ارزیابی زیست محیطی استراتژیک و توسعه آن در چین
|کد مقاله||سال انتشار||مقاله انگلیسی||ترجمه فارسی||تعداد کلمات|
|5660||2002||9 صفحه PDF||سفارش دهید||محاسبه نشده|
Publisher : Elsevier - Science Direct (الزویر - ساینس دایرکت)
Journal : Environmental Impact Assessment Review, Volume 22, Issue 2, March 2002, Pages 101–109
Strategic Environmental Assessment (SEA) is a frontier subject in the field of Environmental Impact Assessment (EIA). This article describes the current situation of SEA in China, discusses major problems with SEA, and then recommends improvements in the system. In the past two decades, but especially in recent years, the inherent limitations of conventional project EIA have come to light. Thus, to pursue a broader course of sustainable development, the Chinese government has attached more and more importance to SEA. Some legislation has been enacted, and some research has been conducted on the topic in China, but most of the research has been focused on the concept, theory, and method of SEA. Comprehensive application of SEA in China has yet to occur, and only a limited number of case studies are available. SEA as applied today in China is confronted with a host of methodological and procedural limitations. Moreover, public participation is often extremely limited, because procedures restrict public participation. Policies and strategies are kept secret from the public. We believe SEA can be improved by the following recommendations: introduction of procedures to ensure the appropriate level of SEA be conducted for strategic proposals, development of strategic evaluation tools and techniques, encouragement of public participation, organization of educational programs, and implementation of SEA “experiments.”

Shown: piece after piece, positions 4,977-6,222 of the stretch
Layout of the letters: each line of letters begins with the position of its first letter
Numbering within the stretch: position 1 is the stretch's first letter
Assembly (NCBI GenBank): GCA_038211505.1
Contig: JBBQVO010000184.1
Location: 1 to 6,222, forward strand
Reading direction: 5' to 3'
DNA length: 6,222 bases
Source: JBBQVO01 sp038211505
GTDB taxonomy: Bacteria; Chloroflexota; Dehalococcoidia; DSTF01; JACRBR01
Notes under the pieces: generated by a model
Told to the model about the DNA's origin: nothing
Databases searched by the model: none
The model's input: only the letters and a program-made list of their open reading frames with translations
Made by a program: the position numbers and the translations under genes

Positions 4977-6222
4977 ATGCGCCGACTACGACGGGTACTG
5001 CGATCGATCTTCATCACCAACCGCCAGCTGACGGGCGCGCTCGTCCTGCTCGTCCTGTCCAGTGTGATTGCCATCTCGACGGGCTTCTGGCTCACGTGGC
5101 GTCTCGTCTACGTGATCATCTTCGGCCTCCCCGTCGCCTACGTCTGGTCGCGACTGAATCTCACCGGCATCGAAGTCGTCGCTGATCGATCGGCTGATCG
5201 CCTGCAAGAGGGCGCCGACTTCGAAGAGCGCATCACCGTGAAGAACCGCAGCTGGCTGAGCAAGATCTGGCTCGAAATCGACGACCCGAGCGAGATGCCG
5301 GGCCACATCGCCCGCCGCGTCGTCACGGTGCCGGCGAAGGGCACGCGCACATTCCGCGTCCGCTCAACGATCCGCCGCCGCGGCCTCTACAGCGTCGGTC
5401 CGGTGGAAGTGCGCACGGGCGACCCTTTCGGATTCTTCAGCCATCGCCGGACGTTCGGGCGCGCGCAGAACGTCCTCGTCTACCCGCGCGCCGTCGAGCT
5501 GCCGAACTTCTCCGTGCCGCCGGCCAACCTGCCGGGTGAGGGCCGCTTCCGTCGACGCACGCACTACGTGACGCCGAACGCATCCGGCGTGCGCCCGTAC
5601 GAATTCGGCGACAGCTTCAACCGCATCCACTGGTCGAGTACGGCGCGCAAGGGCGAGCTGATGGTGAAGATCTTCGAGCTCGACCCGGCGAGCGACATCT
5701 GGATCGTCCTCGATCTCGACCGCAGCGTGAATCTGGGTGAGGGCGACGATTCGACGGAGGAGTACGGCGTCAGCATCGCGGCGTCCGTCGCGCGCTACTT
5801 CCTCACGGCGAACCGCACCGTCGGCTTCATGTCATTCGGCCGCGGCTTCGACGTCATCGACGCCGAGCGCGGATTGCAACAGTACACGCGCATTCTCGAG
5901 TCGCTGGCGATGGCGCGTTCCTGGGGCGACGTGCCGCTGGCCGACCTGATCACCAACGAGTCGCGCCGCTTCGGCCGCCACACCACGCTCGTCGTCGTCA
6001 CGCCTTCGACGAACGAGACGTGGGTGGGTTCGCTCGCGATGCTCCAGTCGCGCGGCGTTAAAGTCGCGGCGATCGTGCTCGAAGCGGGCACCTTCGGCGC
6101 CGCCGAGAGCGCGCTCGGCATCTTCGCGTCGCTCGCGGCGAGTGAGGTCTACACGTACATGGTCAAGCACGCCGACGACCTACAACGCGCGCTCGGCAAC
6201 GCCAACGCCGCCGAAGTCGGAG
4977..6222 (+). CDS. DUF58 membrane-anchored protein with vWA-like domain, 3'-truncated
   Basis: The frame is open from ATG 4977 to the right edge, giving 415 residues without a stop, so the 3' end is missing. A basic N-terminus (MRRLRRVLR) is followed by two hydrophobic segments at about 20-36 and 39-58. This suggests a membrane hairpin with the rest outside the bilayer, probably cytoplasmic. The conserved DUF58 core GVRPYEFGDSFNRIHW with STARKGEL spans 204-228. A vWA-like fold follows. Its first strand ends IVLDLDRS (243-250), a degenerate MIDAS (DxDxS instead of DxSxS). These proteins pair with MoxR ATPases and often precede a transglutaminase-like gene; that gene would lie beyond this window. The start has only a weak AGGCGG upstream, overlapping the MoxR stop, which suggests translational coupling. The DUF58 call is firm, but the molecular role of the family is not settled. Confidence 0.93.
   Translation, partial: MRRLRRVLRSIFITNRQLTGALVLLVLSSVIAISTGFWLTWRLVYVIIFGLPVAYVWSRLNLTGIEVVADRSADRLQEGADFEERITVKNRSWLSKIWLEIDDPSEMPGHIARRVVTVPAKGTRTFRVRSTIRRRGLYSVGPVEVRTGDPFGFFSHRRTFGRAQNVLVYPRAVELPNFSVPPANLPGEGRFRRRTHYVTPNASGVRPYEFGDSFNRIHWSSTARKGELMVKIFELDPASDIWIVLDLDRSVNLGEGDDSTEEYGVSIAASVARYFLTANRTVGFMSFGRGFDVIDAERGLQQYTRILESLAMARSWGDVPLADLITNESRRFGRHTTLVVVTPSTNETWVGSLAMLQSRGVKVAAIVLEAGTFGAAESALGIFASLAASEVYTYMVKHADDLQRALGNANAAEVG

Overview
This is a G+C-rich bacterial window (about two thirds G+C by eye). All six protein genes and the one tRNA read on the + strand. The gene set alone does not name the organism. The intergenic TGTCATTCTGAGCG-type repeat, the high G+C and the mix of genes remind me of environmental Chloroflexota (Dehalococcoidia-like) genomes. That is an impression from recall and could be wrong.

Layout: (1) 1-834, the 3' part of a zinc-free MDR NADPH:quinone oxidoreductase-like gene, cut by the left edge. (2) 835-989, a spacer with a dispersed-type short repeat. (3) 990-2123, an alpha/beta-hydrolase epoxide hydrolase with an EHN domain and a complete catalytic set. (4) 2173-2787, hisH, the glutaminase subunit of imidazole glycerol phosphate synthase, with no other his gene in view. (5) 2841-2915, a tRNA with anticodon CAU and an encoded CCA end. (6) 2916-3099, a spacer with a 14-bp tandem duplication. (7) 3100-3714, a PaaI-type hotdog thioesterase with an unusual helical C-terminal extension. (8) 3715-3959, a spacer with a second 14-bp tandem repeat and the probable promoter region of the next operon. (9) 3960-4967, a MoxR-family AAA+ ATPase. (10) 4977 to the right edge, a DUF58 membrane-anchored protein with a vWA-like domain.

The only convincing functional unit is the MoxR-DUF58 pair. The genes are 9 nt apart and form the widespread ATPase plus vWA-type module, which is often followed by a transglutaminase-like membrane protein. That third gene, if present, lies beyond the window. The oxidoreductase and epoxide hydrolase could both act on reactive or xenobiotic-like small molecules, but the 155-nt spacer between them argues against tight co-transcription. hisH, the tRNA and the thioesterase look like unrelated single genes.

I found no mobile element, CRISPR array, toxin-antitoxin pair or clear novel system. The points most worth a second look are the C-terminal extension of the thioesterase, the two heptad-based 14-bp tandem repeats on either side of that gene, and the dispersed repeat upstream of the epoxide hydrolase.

Environmental Impact Assessment (EIA) for policies, plans, and programs (PPP)—also known as Strategic Environmental Assessment (SEA)—is not legally required in China at present, nor has the government published any guidelines for SEA. However, considerable work has developed in SEA since 1995, and SEAs are increasingly being carried out in practice. These activities are taking place partly in response to the inherent limitations of conventional project EIA, and partly because the government has recognized the significance that SEA is a useful and effective tool for sustainable development. Since the implementation of economic reform and the opening up to the outside world, the Chinese economy has grown quickly and steadily. Per capita GDP in 2000 exceeded US$800, and average annual GDP growth for 1979–1998 was 9.7%. But with years of development and a population of 1.297 billion, land resources are becoming more and more scarce; resource consumption and its pressure on the environment are rising. Meeting the needs of its people and the development of the economy on the one hand, while protecting and conserving the fragile environment and limited natural resources on the other, is becoming more difficult. Taking into account social, economic, and environmental considerations at the earliest appropriate stage of decision-making is an essential component of sustainable development. SEA supports this process by providing appropriate environmental information. Therefore, SEA is required to assist the government in the formulation of future development strategies (including PPP).
نتیجه گیری انگلیسی
SEA is not legally required in China presently. At the same time, SEA is increasingly seen as a way to counter limitations of project EIA and as a tool for public participation and improved transparency decision-making.